Battle for Zendikar limited season is winding down. That means it is time for my favorite tradition: the top ten list. This set has some weird cards, so this will be a fun one. We have no [casthaven]Fleshmad Steed[/casthaven], sadly, but Wizards has to be careful how many broken cards it prints in a set.

My top ten lists reflect my favorite cards. As I always say, my grading is holistic. Anything from being an amazing card to being laughably easy to pass in every draft can garner recognition for a card. I try to avoid a litany of the biggest limited bombs. A card has to be sweet, or special, or funny, or funny looking, to make my list.

Here we go!

10. [casthaven]Broodhunter Wurm[/casthaven]

Let’s start the list off with a bang! This unassuming wall of flavor text got its own challenge: win a draft with [casthaven]Broodhunter Wurm[/casthaven] in your deck! Like taking candy from a baby, it’s harder than it looks.

9. [casthaven]Makindi Patrol[/casthaven]

Limited players constantly underrate vigilance. Creature combat decides the vast majority of games in both draft and sealed. Being able to attack and block with the same creature is a lot better than it looks on first glance. White provides the backbone of any allies deck in Battle for Zendikar, and cards like [casthaven]Makindi Patrol[/casthaven] are a big reason why. Black, green, and red have a few great allies, but the best middle-of-the-pack allies to pick up are in white. Here’s one that isn’t hard to get, provides a lot of value in a rally deck, and is just fine as a curve filler on its own. Stay vigilant, my friends.

vigilants

8. [casthaven]Boiling Earth[/casthaven]

In a world of scion tokens and stupid [casthaven]Swarm Surge[/casthaven] decks, [casthaven]Boiling Earth[/casthaven] does some work. It also has the very valuable line of text, “Awaken 4.” The card reminds me of [casthaven]Seismic Elemental[/casthaven]—an effect you sometimes want stapled onto a useful body. Instead of needing to pay five mana for both, you can pay two mana for the situational effect and tack on a 4/4 body later for seven mana. This is a surprisingly good deal.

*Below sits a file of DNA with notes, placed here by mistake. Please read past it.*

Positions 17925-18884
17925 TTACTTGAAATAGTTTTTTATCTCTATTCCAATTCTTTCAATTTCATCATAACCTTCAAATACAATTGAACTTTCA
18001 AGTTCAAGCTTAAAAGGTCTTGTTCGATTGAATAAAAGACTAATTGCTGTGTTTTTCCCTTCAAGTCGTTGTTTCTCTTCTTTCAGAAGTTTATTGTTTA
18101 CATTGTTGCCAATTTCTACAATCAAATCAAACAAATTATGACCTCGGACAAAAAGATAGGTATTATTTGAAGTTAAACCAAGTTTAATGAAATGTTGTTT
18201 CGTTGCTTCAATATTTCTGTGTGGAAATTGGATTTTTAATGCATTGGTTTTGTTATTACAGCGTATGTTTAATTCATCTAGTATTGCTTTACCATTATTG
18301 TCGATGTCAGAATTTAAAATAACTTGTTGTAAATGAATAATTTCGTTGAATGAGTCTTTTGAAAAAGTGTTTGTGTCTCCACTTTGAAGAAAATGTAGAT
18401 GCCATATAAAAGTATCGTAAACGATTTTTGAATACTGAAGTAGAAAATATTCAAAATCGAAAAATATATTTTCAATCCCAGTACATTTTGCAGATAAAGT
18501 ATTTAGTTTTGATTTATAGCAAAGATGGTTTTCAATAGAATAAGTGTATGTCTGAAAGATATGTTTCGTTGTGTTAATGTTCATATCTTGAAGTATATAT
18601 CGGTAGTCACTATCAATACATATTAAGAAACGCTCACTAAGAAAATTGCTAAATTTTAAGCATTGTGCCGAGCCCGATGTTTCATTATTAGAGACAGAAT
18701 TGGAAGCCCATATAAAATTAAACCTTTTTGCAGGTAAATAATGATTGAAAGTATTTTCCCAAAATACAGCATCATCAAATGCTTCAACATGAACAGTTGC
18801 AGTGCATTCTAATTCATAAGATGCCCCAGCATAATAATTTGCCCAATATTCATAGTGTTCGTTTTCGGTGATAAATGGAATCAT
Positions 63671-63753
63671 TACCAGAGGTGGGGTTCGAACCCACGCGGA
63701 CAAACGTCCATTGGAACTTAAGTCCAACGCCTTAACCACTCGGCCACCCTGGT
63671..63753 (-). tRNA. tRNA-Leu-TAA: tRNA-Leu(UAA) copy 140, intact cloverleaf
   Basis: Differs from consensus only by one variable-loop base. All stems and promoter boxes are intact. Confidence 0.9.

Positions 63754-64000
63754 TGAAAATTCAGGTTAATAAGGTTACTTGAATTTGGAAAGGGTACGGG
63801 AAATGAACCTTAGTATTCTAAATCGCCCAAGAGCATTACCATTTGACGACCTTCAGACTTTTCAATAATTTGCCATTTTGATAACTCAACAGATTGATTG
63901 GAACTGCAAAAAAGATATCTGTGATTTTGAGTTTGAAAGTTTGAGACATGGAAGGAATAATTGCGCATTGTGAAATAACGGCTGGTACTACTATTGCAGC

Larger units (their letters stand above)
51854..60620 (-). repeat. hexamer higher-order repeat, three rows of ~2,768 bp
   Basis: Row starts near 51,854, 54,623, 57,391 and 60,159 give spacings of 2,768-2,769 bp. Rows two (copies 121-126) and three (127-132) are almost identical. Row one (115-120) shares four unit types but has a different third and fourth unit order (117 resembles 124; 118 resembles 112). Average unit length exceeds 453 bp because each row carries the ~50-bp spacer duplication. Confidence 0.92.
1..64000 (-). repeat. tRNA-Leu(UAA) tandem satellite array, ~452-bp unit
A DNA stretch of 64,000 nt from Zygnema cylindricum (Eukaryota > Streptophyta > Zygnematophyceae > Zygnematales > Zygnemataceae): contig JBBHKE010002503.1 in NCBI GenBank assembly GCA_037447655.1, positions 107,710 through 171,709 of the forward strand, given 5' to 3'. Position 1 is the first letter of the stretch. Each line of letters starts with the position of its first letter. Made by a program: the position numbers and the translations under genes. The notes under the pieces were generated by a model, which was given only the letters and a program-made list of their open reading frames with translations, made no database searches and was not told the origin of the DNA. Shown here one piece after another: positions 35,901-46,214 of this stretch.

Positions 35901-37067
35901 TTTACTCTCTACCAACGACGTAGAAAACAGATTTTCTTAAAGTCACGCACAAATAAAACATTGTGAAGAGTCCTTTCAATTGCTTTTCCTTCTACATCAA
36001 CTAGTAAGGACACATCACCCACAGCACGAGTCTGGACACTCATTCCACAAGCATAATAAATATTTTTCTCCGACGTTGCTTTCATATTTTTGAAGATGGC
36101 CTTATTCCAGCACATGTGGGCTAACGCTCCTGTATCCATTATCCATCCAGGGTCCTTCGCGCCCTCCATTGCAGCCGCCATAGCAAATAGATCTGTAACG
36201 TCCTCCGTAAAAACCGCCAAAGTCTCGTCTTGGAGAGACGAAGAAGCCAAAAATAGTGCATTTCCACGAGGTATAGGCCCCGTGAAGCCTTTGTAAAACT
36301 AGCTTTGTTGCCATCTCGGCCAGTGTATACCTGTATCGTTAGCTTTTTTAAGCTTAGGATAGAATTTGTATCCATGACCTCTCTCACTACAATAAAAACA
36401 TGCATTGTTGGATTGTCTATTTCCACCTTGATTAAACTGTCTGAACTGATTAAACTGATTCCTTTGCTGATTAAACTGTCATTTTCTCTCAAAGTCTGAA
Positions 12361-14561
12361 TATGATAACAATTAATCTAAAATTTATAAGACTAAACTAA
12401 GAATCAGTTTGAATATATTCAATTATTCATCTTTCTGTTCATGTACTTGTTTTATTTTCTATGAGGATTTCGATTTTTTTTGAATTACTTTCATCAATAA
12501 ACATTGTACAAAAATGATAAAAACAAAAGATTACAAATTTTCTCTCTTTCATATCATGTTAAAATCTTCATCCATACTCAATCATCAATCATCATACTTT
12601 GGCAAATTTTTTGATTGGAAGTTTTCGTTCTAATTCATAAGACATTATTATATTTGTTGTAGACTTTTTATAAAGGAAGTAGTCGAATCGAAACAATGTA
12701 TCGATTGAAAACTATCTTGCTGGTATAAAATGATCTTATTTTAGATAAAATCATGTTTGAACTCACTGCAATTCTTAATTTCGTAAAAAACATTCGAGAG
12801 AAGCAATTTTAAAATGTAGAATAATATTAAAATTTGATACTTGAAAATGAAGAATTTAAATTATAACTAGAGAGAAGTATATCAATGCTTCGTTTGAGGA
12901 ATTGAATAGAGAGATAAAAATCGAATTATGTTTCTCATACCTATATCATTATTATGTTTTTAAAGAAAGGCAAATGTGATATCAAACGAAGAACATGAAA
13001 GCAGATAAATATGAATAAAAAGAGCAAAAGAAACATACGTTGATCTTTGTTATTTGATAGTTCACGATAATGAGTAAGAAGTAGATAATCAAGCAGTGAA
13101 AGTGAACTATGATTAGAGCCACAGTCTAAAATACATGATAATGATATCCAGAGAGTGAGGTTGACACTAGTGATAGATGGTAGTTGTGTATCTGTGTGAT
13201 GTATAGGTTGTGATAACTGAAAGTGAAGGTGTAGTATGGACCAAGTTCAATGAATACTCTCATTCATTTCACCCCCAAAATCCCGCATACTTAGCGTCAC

7. [casthaven]Sire of Stagnation[/casthaven]

Play some lands, I dare you. This big bopper crushes spirits and produces some of the most laughable limited landslides. You can’t really beat this card without playing more lands, unless it came down late or you have a super-lean deck. You definitely can’t beat it by playing more lands, though. Is it better to scoop than to try? That is a real question. If your opponent ramps out an early [casthaven]Sire of Stagnation[/casthaven] in game one, you are probably better off conceding the game. Maybe you play it out to see what else their deck can do, but don’t kid yourself that playing lands will do anything but show your opponent some cards from your deck.

6. [casthaven]Herald of Kozilek[/casthaven]

Kozilek gets the coolest look among the Eldrazi titans. His herald is like, “riddle me this, why do my colorless spells cost less?” Cards that make your spells cheaper are always sweet in limited. Well, maybe not [casthaven]Heartless Summoning[/casthaven], but you know what I mean. Curving [casthaven]Herald of Kozilek[/casthaven] into [casthaven]Molten Nursery[/casthaven] plus [casthaven]Spell Shrivel[/casthaven] is a dream. There are a lot of great three-mana colorless cards that become absurd when they only cost two. Oh and by the way, herald is a three-mana 2/4 in a set where four toughness is the sweet spot for blocking. Blue-red devoid is the star archetype of Battle for Zendikar draft, and [casthaven]Herald of Kozilek[/casthaven] is the unsurprising hero of the deck.